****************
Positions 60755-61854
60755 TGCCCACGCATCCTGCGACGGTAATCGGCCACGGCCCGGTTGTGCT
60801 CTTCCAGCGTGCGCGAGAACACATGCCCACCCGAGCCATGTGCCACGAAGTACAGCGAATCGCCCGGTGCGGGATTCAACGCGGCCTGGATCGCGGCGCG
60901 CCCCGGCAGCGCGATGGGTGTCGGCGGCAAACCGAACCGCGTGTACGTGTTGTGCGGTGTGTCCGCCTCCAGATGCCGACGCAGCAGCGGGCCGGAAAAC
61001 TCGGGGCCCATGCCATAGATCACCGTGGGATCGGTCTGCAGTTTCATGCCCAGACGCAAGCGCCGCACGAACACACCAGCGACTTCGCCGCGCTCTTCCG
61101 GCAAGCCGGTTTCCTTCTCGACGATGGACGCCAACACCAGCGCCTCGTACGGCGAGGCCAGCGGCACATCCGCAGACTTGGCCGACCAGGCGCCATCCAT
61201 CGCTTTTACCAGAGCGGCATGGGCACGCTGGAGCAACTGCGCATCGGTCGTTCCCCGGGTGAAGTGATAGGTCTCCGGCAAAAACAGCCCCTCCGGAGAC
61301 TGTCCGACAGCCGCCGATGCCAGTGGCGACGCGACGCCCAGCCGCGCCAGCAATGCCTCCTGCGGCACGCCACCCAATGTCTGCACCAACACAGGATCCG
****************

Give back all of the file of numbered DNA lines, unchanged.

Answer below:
Positions 60755-61854
60755 TGCCCACGCATCCTGCGACGGTAATCGGCCACGGCCCGGTTGTGCT
60801 CTTCCAGCGTGCGCGAGAACACATGCCCACCCGAGCCATGTGCCACGAAGTACAGCGAATCGCCCGGTGCGGGATTCAACGCGGCCTGGATCGCGGCGCG
60901 CCCCGGCAGCGCGATGGGTGTCGGCGGCAAACCGAACCGCGTGTACGTGTTGTGCGGTGTGTCCGCCTCCAGATGCCGACGCAGCAGCGGGCCGGAAAAC
61001 TCGGGGCCCATGCCATAGATCACCGTGGGATCGGTCTGCAGTTTCATGCCCAGACGCAAGCGCCGCACGAACACACCAGCGACTTCGCCGCGCTCTTCCG
61101 GCAAGCCGGTTTCCTTCTCGACGATGGACGCCAACACCAGCGCCTCGTACGGCGAGGCCAGCGGCACATCCGCAGACTTGGCCGACCAGGCGCCATCCAT
61201 CGCTTTTACCAGAGCGGCATGGGCACGCTGGAGCAACTGCGCATCGGTCGTTCCCCGGGTGAAGTGATAGGTCTCCGGCAAAAACAGCCCCTCCGGAGAC
61301 TGTCCGACAGCCGCCGATGCCAGTGGCGACGCGACGCCCAGCCGCGCCAGCAATGCCTCCTGCGGCACGCCACCCAATGTCTGCACCAACACAGGATCCG